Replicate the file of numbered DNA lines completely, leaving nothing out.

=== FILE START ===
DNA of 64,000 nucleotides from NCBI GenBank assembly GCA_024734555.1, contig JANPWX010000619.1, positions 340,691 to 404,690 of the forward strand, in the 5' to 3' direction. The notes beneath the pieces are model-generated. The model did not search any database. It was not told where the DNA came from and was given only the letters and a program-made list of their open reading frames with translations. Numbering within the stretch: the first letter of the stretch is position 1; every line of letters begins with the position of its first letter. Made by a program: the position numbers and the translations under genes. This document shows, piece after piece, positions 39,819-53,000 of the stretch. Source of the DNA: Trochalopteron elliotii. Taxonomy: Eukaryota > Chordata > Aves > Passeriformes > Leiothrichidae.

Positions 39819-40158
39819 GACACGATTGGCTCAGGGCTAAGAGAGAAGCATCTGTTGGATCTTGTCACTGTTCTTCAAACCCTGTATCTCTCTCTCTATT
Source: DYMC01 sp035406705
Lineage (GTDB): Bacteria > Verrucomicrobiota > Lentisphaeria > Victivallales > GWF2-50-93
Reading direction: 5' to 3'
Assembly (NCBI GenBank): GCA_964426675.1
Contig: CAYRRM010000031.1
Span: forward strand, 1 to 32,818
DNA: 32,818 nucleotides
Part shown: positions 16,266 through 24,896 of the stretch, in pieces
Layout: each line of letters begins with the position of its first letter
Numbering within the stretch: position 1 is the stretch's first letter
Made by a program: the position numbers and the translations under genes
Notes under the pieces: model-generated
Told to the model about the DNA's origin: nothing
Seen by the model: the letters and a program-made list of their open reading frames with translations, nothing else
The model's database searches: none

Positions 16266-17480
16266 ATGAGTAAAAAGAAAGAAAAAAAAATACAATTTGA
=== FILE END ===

DNA of 64,000 nucleotides from NCBI GenBank assembly GCA_024734555.1, contig JANPWX010000619.1, positions 340,691 to 404,690 of the forward strand, in the 5' to 3' direction. The notes beneath the pieces are model-generated. The model did not search any database. It was not told where the DNA came from and was given only the letters and a program-made list of their open reading frames with translations. Numbering within the stretch: the first letter of the stretch is position 1; every line of letters begins with the position of its first letter. Made by a program: the position numbers and the translations under genes. This document shows, piece after piece, positions 39,819-53,000 of the stretch. Source of the DNA: Trochalopteron elliotii. Taxonomy: Eukaryota > Chordata > Aves > Passeriformes > Leiothrichidae.

Positions 39819-40158
39819 GACACGATTGGCTCAGGGCTAAGAGAGAAGCATCTGTTGGATCTTGTCACTGTTCTTCAAACCCTGTATCTCTCTCTCTATT
Source: DYMC01 sp035406705
Lineage (GTDB): Bacteria > Verrucomicrobiota > Lentisphaeria > Victivallales > GWF2-50-93
Reading direction: 5' to 3'
Assembly (NCBI GenBank): GCA_964426675.1
Contig: CAYRRM010000031.1
Span: forward strand, 1 to 32,818
DNA: 32,818 nucleotides
Part shown: positions 16,266 through 24,896 of the stretch, in pieces
Layout: each line of letters begins with the position of its first letter
Numbering within the stretch: position 1 is the stretch's first letter
Made by a program: the position numbers and the translations under genes
Notes under the pieces: model-generated
Told to the model about the DNA's origin: nothing
Seen by the model: the letters and a program-made list of their open reading frames with translations, nothing else
The model's database searches: none

Positions 16266-17480
16266 ATGAGTAAAAAGAAAGAAAAAAAAATACAATTTGA